In many data center environments, in which extensive electronic hardware is air-cooled, cooling system inefficiencies result when heated exhaust air from equipment prematurely mixes with chilled coolant air before it is used for cooling. In a typical data center, large numbers of air-cooled electrical hardware cabinets are arranged multiple rows. The cabinets generally contain numerous electrical components and devices, often in racks of electrical hardware chassis enclosures, for which air-cooling is required. With the typically extensive deployments of electrical heat producing hardware, a substantial amount of heat is generated. Each row of hardware cabinets typically faces a cold-air aisle which is supplied with chilled coolant air by the data center's HVAC system. The chilled air may be supplied from below in a raised floor environment or from above when overhead cold air delivery systems are used. The chilled air is generally drawn into the hardware cabinets, through inlet vents in cabinet walls or doors, and heated as the components inside the cabinet are cooled. The heated air is typically exhausted into a hot-air aisle behind the cabinets for return to the HVAC system, to remove absorbed heat and regenerate chilled air.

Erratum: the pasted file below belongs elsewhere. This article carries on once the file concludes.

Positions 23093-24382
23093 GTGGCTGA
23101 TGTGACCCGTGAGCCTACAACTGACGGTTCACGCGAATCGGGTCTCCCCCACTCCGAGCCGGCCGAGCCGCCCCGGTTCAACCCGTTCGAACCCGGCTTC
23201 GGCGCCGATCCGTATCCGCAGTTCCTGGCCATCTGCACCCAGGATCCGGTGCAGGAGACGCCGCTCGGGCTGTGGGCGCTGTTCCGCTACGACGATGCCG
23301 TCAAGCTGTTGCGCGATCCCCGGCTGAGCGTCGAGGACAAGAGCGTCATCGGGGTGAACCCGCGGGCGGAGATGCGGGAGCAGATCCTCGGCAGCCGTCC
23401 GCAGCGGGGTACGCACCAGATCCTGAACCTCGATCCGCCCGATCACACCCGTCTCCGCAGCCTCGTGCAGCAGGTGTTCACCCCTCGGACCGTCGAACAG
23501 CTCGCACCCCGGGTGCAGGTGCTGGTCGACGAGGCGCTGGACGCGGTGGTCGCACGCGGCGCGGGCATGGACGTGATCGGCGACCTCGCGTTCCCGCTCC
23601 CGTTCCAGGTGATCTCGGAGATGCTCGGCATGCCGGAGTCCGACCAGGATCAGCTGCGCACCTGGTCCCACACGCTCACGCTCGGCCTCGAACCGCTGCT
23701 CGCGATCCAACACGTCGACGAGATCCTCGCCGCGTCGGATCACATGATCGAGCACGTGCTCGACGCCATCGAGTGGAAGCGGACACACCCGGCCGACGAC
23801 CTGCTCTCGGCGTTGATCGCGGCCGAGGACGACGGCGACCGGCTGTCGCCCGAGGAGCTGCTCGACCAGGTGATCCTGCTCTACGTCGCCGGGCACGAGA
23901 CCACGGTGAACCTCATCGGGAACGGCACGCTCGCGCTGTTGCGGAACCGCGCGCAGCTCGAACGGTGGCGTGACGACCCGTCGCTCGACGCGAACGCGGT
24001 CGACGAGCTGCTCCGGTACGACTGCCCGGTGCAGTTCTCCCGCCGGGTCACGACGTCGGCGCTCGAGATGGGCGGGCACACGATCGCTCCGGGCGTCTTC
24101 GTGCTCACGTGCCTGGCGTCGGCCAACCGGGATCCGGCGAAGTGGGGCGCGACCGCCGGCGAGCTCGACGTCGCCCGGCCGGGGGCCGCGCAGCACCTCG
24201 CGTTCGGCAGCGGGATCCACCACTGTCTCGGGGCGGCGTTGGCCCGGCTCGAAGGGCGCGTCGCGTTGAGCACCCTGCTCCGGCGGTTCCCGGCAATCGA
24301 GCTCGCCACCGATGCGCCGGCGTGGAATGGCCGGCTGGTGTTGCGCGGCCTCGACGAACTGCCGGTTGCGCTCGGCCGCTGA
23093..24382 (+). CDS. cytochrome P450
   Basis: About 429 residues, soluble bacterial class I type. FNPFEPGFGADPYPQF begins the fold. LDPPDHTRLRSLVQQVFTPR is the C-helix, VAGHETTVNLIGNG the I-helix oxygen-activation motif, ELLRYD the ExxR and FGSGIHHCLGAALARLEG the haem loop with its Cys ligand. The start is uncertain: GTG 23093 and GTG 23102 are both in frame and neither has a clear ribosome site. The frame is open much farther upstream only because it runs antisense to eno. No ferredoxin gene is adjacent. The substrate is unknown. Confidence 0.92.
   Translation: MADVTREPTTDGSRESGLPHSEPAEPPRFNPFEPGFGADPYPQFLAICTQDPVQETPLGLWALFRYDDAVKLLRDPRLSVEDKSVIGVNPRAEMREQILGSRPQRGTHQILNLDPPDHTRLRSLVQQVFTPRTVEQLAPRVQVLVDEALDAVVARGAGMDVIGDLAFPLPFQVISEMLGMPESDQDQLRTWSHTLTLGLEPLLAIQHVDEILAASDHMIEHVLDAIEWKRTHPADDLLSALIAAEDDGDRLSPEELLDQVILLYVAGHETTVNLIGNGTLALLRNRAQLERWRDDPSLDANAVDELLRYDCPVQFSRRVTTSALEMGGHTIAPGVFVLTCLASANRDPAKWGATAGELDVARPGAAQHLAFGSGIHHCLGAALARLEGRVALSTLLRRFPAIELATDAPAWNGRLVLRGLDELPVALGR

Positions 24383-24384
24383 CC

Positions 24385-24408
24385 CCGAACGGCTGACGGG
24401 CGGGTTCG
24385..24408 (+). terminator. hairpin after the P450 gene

Effective cooling of hardware cabinets in data centers generally depends not only on chilled air temperatures and volumetric flow generated the HVAC system, but also on efficiency of local cold air delivery to each cabinet over the data center floor space. Optimal delivery of cold air to locations throughout a data center can be more difficult than producing a theoretically adequate volume of chilled air at sufficiently low temperatures. Undersupply of available cold air or non-uniform flow distribution to individual hardware cabinets has been common in many data centers. Mixing of chilled air before its use with heated exhaust air results in significant cooling inefficiencies in many systems.